David H. Jonassen, D.Ed.
University of Missouri, USA
The most important cognitive goal of education (formal and informal) in every educational context (public schools, universities and corporate training) is problem solving….I present the following warrants.
First, problem solving is the most authentic and therefore the most relevant learning activity that students can engage in. In everyday contexts, including work and personal lives, people solve problems constantly. No one in personal and professional contexts is rewarded solely for memorizing information and completing examinations. Problem solving is an essential “21st century skill,” specifically the ability to solve different kinds of non-familiar problems in both conventional and innovative ways and to identify and ask significant questions that clarify various points of view and lead to better solutions (http://www.21stcenturyskills.org).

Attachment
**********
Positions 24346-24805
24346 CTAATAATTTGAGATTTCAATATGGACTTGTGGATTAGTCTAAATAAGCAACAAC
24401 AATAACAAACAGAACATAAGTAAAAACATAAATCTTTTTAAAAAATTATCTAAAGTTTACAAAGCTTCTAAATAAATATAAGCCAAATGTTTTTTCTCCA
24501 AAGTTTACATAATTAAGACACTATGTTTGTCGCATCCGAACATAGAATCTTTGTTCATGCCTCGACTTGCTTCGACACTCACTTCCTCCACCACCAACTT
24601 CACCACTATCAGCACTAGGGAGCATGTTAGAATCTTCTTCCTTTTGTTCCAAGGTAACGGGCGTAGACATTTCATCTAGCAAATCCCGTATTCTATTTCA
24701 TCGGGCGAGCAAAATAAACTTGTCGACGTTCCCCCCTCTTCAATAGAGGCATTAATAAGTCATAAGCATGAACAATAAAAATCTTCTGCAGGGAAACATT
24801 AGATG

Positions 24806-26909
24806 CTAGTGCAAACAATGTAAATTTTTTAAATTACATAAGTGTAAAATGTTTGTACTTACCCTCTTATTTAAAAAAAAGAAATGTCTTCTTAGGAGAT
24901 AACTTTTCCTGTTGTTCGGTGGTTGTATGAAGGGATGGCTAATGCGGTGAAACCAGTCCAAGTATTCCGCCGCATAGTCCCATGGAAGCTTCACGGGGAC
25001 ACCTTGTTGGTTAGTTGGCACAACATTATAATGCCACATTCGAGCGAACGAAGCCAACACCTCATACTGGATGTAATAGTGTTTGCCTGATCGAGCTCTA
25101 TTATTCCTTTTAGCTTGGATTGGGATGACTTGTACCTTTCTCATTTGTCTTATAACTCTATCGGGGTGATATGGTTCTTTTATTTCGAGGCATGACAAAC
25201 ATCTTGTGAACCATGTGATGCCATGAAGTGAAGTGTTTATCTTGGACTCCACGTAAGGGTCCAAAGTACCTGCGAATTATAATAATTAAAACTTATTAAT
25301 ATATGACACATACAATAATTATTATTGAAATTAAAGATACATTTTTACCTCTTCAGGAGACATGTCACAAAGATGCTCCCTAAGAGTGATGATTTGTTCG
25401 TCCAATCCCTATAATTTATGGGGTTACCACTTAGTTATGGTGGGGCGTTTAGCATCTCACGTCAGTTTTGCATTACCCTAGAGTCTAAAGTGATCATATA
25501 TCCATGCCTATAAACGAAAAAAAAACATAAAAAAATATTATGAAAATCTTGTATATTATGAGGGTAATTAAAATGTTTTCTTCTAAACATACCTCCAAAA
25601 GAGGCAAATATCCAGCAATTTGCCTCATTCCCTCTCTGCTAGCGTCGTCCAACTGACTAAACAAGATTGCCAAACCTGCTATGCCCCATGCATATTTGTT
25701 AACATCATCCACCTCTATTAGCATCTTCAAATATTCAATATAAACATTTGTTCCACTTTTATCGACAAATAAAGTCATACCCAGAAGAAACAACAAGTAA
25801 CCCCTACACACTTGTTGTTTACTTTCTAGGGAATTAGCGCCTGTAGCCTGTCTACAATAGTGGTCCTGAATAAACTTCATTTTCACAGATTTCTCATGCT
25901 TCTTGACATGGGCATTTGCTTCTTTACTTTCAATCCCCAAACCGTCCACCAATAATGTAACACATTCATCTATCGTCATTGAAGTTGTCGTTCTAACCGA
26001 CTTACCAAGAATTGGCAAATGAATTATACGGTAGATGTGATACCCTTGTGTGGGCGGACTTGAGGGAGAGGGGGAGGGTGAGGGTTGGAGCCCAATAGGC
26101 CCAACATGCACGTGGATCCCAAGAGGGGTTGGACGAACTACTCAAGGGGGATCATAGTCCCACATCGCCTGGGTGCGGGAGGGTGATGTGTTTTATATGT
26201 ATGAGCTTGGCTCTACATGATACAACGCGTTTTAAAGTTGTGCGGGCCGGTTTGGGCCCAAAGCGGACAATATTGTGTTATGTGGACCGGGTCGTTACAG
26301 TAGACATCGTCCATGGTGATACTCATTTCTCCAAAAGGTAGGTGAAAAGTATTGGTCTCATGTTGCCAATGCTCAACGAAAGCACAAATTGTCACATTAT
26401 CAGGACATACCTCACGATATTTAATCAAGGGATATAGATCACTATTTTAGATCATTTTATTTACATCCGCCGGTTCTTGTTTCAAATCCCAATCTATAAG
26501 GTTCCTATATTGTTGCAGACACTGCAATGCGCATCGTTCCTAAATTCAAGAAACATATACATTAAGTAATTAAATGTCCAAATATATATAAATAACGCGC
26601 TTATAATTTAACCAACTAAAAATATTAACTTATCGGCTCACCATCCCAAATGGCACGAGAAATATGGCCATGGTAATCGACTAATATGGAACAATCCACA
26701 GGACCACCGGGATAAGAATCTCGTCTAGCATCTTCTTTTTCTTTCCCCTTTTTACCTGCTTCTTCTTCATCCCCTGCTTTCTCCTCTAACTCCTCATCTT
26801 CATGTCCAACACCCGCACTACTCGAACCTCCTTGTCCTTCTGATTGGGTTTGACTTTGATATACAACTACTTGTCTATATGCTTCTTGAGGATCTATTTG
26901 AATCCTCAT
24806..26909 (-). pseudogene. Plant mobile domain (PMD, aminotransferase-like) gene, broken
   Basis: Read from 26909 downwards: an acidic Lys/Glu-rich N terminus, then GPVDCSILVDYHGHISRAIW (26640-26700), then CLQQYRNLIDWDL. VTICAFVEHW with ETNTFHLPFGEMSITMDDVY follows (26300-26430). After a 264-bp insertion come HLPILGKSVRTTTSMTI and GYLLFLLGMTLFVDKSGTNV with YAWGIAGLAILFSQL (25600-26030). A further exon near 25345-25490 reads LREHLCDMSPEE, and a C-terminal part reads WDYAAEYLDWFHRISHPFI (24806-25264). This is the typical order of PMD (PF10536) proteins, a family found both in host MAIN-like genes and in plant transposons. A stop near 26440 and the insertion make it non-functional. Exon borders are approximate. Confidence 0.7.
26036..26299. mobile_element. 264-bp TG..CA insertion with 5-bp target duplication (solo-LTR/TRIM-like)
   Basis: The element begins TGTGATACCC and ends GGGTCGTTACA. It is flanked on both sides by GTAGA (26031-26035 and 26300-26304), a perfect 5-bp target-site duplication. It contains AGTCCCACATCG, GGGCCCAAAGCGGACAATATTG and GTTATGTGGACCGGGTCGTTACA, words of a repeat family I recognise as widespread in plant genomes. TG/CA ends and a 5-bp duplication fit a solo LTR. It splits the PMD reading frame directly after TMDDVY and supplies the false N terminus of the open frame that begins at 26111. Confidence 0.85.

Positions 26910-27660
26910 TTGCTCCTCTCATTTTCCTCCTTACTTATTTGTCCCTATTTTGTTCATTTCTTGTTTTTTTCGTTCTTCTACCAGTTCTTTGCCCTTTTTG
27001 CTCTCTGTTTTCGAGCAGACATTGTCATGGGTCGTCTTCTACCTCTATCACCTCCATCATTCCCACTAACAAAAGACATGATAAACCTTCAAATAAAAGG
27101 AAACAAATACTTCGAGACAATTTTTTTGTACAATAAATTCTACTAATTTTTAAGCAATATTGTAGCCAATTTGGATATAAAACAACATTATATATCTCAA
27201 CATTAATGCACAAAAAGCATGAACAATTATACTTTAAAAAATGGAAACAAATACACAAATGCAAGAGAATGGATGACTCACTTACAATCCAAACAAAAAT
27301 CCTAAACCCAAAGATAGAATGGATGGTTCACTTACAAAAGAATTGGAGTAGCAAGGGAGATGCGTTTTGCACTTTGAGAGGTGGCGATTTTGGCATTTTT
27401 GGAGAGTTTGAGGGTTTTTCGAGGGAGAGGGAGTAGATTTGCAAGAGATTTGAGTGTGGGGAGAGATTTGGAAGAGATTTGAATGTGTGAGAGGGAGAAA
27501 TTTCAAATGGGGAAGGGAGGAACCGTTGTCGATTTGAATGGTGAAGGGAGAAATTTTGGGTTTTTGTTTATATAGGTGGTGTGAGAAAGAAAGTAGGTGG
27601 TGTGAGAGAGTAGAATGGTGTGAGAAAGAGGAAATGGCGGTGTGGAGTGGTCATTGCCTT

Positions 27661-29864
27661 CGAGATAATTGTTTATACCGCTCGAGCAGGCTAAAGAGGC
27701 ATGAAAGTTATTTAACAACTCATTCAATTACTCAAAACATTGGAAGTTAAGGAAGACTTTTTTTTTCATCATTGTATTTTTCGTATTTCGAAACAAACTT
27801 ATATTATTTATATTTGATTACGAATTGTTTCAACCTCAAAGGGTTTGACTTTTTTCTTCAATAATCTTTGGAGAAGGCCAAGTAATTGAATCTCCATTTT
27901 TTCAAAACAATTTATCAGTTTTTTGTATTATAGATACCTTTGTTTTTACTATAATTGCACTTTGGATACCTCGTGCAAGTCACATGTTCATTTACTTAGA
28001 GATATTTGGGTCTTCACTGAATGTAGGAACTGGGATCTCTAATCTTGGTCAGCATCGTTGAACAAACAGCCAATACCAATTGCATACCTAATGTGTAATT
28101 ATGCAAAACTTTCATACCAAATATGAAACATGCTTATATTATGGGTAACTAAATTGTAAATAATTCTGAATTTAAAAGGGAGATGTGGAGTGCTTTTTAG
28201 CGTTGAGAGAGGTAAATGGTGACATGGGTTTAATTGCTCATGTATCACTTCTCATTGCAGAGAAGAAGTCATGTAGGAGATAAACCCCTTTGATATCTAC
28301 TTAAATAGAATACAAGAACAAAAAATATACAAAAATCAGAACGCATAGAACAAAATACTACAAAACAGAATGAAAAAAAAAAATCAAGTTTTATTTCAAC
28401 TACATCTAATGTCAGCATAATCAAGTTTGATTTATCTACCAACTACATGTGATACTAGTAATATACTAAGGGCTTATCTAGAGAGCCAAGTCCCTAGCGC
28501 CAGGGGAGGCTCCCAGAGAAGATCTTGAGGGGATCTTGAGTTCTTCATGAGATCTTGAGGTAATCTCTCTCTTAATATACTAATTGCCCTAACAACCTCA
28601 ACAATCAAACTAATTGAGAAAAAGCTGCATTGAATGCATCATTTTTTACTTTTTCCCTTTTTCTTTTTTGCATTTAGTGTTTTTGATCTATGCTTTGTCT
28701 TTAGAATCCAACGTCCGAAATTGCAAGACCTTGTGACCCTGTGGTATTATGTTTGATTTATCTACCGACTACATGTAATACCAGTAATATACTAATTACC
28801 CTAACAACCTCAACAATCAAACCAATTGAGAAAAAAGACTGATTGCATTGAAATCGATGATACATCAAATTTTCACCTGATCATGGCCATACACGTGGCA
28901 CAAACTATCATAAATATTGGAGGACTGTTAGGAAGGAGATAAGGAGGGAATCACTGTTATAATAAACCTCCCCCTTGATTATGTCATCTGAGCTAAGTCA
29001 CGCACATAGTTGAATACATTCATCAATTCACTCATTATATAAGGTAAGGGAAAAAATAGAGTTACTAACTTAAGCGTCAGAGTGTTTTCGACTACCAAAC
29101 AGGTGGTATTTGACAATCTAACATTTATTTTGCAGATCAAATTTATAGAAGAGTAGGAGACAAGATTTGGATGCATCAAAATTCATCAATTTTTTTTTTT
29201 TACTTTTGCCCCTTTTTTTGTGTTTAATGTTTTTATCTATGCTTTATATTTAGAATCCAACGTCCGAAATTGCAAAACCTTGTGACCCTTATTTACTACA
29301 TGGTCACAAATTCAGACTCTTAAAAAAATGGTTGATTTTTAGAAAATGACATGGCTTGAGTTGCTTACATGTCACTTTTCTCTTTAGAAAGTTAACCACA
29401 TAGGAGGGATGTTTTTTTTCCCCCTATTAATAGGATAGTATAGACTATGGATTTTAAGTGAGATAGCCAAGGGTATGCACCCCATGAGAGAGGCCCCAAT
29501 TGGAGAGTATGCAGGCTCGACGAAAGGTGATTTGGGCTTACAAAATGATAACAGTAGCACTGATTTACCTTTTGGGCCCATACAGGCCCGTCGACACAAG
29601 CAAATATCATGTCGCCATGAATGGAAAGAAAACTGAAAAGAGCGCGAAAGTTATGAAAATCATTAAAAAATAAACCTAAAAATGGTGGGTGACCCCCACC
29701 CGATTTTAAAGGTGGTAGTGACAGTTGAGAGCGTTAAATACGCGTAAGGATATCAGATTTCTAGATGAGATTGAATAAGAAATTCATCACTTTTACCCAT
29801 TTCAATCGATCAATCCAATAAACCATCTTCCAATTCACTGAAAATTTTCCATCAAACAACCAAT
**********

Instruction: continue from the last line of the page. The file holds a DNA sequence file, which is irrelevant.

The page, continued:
Second, research has shown that knowledge constructed in the context of solving problems is better comprehended, retained, and therefore more transferable. When solving problems, students must think more critically. Also, the learning is situated in some authentic context, which makes it more meaningful.
Third, problem solving requires intentional learning. Learners must manifest an intention to understand the system or context in which problems occur in order to solve problems effectively. Meaningful learning cannot occur until and unless learners manifest an intention to learn. All human behavior is goal-driven. The clearer our goals are for learning, the more likely we are to learn meaningfully and mindfully.
Fourth, knowledge that is recalled and not used in some authentic tasks is too quickly forgotten, cannot be effectively applied, and in most disciplines becomes obsolete in a short time. Therefore, the primary purpose of education should be to engage and support learning to solve problems.